Excerpt from Robert Schubert's review of Louise Bourgeois @ National Gallery of Victoria, Melbourne(Art & Text 53 Jan. 1996, p. 71):
"The ciphers of Bourgeois's influence [on young Australian artists] can be most keenly felt in her use of synthetic materials, and the way this abject materiality gets woven into her preoccupation with the body. Exemplary here is Mamelles (1991),
whose phalange of pink rubber breasts (amorphously compeating for definition as indictments of feminine bodily experience) finds parallel with work developed by women artists in the 1990s. Yet the exhibition also demonstrates how little regard Bourgeois has for staking a claim in the essentialism which seems to dominate recent feminist art. It is not possible to link Bourgeois's engagement with the body to an unreconstructed essentialism without at the same time excluding the explicit genderfuck developed by her sculptural work in the 1980s...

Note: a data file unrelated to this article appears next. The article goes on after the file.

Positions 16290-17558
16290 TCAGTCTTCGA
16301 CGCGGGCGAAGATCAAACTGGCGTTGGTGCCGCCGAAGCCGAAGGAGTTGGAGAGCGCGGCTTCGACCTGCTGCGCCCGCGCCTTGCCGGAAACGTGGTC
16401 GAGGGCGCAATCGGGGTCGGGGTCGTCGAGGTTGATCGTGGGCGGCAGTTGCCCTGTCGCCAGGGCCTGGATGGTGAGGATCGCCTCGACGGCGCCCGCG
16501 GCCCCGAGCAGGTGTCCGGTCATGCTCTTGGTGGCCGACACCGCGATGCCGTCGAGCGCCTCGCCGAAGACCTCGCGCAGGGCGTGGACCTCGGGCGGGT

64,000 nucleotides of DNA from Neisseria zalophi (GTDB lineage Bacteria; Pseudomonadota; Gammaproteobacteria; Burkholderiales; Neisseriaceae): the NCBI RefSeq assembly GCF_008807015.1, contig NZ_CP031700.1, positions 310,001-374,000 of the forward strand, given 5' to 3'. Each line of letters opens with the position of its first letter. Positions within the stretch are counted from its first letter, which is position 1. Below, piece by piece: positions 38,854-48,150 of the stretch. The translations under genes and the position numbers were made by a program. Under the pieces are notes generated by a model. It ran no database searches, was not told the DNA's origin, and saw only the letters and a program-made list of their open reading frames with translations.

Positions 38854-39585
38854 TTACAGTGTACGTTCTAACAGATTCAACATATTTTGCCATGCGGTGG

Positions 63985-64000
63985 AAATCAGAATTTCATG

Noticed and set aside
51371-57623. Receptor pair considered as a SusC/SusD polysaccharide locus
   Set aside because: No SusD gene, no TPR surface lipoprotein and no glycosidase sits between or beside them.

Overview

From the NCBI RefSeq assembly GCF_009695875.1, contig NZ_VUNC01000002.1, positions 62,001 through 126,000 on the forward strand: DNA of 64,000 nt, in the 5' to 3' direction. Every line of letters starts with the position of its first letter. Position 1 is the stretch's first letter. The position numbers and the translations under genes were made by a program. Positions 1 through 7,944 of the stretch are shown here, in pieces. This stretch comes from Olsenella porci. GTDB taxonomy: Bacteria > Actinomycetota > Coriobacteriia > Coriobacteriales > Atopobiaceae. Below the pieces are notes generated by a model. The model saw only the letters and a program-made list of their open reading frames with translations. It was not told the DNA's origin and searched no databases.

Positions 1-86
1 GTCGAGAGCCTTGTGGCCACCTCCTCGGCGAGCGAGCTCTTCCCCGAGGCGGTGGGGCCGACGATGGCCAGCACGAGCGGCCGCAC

the power of Bourgeois's work lies in the mixed pleasure and horror displayed towards the body. While her reception in Australia has been largely determined by the autobiographical and existential significance of her work, it is the ambiguities of flesh falling through the cracks of gendered boundaries that elicits the sense of astonishment pervading the exhibition.